To reinforce these improved arrangements, we will introduce time limits for the prosecution of all criminal cases under the Prosecution of Offences Act 1985. The Bill will enable more exacting time limits to be set for cases involving juveniles than for those involving adults and for even tougher time limits for cases involving persistent juvenile offenders. It will also provide tighter criteria for granting extensions to prosecution time limits. The Bill will also provide that where a person is charged with an offence and the prosecution time limit is exceeded, rather than this resulting in the defendant's acquittal, the proceedings will be stayed. Such prosecutions could be re-activated in exceptional circumstances on the authority of a very senior designated prosecutor.''—[Official Report, House of Lords, 16 December 1997; Vol. 584, c. 535.]

There were two aims in the beginning: first, to speed up the process of justice; secondly—Lord Williams clearly spelled this out—to improve the quality of justice by ensuring that the Human Rights Act 1998 did not cause delays.

When the Bill came before the House of Commons, the then Minister of State for the Home Department, the right hon. Member for Cardiff, South and Penarth (Alun Michael), who is now the Minister for Rural Affairs and Urban Quality of Life, made the winding-up speech for the Government on Second Reading. He said:

    ''As a magistrate and youth worker, I was very frustrated over the years by working in a creaking system that failed to engage young people. Young people were processed through the system as spectators in discussions about the offences in which they were supposed to have taken part—the system often dealt with them so late that they had forgotten what they had done by the time they were punished. The lives of victims were damaged, the community was undermined and the lives of young offenders were ruined.

    The Government are taking action. The Bill gives the tools for the job to our partners the police, local government, the courts parents and the community. That is why I believe that it will be a successful instrument for tackling crime and disorder in the community.''—[Official Report, 8 April 1998; Vol. 310, c. 452.]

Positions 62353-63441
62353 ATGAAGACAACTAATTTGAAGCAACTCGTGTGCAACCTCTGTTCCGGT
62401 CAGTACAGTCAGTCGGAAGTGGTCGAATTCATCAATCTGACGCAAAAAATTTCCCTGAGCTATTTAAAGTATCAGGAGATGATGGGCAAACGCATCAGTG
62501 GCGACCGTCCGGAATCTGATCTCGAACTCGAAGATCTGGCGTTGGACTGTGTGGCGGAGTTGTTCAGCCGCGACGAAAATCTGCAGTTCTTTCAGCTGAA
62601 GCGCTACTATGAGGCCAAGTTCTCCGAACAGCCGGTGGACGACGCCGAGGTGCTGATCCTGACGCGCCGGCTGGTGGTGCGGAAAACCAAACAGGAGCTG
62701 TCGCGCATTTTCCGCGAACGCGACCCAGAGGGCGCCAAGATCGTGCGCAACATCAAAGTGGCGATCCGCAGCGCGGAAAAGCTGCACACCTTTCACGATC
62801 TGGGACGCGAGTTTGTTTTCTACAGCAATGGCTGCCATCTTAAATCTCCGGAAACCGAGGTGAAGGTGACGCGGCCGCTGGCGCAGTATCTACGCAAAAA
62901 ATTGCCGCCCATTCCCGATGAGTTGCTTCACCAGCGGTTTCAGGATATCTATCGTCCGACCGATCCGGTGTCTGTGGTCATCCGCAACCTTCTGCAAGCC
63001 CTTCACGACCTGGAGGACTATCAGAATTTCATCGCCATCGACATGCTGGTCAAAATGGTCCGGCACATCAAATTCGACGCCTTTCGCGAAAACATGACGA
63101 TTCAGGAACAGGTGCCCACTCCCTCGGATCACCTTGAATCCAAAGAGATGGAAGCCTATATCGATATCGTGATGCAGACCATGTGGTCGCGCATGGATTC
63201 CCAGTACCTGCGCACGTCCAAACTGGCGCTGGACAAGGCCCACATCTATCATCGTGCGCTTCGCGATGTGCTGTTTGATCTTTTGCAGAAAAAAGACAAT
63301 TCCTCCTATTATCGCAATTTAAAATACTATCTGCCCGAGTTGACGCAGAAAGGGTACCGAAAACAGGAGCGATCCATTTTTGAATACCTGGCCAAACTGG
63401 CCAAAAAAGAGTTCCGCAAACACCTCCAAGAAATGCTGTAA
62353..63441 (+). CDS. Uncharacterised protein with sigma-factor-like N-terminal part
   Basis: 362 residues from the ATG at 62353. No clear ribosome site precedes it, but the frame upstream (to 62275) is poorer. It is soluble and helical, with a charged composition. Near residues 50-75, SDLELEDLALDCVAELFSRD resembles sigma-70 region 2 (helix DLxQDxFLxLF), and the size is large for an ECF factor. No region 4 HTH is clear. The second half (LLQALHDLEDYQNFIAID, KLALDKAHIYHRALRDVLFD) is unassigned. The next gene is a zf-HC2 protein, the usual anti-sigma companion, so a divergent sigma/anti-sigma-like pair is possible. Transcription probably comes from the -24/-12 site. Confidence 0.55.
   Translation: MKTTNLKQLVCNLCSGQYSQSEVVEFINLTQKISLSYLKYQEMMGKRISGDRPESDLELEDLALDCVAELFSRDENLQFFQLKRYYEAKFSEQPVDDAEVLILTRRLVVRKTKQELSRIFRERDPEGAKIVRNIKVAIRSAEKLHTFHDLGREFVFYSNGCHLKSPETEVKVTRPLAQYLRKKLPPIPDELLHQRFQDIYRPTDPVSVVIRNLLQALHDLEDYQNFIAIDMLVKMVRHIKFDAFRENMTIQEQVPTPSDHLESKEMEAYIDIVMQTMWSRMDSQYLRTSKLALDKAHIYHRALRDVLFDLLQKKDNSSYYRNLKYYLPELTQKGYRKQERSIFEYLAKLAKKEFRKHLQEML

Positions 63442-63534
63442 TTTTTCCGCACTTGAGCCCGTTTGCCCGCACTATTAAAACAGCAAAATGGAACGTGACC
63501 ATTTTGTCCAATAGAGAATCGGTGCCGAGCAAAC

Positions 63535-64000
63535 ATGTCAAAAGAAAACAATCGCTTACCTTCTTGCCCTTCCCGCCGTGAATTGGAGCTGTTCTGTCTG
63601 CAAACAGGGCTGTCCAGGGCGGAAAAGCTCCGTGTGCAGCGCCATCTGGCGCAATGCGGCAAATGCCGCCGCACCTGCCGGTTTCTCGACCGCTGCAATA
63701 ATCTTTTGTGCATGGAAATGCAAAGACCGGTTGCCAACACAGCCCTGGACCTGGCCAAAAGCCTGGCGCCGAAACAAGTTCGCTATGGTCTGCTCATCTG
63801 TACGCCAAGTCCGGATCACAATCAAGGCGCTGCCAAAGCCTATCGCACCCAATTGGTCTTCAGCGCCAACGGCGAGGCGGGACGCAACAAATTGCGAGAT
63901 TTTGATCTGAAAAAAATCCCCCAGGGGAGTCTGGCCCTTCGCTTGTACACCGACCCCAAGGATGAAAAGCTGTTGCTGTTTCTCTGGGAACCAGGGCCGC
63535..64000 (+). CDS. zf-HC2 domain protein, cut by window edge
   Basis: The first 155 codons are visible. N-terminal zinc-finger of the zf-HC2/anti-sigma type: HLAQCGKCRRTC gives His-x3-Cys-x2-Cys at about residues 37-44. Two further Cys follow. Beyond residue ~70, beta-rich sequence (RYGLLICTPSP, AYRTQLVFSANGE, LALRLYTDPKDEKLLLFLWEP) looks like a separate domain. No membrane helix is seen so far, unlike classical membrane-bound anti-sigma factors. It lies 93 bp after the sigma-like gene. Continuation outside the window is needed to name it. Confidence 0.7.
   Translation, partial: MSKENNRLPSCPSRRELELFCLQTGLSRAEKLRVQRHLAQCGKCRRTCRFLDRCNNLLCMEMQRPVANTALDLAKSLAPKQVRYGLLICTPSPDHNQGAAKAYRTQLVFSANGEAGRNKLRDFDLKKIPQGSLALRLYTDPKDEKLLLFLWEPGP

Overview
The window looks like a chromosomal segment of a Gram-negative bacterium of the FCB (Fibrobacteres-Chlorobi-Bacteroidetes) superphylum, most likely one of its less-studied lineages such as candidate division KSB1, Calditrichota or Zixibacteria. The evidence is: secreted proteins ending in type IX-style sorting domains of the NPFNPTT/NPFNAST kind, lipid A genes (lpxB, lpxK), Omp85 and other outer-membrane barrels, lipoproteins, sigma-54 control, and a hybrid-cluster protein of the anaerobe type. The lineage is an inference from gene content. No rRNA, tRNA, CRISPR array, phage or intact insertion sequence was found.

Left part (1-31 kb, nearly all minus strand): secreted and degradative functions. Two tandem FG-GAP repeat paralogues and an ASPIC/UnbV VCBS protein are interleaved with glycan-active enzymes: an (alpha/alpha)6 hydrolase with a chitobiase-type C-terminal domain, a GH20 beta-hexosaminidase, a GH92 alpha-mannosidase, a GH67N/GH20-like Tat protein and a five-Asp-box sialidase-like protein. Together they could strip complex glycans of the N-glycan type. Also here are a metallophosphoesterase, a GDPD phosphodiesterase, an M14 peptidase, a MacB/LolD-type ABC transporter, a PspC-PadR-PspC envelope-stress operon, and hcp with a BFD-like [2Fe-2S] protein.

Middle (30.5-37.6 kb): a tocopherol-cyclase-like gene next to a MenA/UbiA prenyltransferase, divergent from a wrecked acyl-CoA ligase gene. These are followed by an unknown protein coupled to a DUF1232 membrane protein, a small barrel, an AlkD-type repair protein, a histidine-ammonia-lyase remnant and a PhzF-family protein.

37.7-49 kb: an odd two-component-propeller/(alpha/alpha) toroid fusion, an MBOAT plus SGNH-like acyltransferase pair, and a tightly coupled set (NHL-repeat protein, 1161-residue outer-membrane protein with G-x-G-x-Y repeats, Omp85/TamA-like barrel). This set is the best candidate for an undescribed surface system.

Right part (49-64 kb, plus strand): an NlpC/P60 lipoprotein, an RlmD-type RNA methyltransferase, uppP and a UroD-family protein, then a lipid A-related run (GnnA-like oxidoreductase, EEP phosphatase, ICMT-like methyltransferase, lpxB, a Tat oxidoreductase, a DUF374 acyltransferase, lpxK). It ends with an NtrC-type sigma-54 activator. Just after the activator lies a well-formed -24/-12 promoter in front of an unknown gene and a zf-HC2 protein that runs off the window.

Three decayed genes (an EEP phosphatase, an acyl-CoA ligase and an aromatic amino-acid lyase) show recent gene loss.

Unsurprisingly, when the official Opposition examined that part of the Bill in Committee, they broadly approved of it. The strict time limits had the double merits of ensuring expeditious justice—the previous Conservative Government had been considering similar proposals—and speeding up the process. Justice delayed is justice denied, and a speedier process has benefits. There were, of course, safeguards in the event of a prosecution not being brought within a certain period, and amendments on that were tabled and rejected.

The then Under-Secretary of State for the Home Office, the hon. Member for North Warwickshire

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(Mr. O'Brien), who is now Under-Secretary for the Foreign and Commonwealth Office, said the following in reply to my hon. Friend the Member for Hertsmere (Mr. Clappison):

    ''The decision to use the arrest as the starting point was made with reference to our key pledge to halve the time between arrest and sentencing for persistent young offenders. The amendment''—

which suggested that the time limit should run from an offender's being charged—

    ''would undermine our wish to administer justice expeditiously, particularly for young offenders; it is very important in their case.

    Our plans for statutory time limits tackle the need for a speedy response to offending by young people. Delays can impede justice and frustrate the victims of crime. It is important that a clear link should be established in the mind of offenders between the behaviour and the sentence. All parts of the youth justice system must therefore work as quickly as possible. Swift police decisions about whether to charge are an important part of that process.''—[Official Report, 14 May 1998; Vol. 312, c. 399.]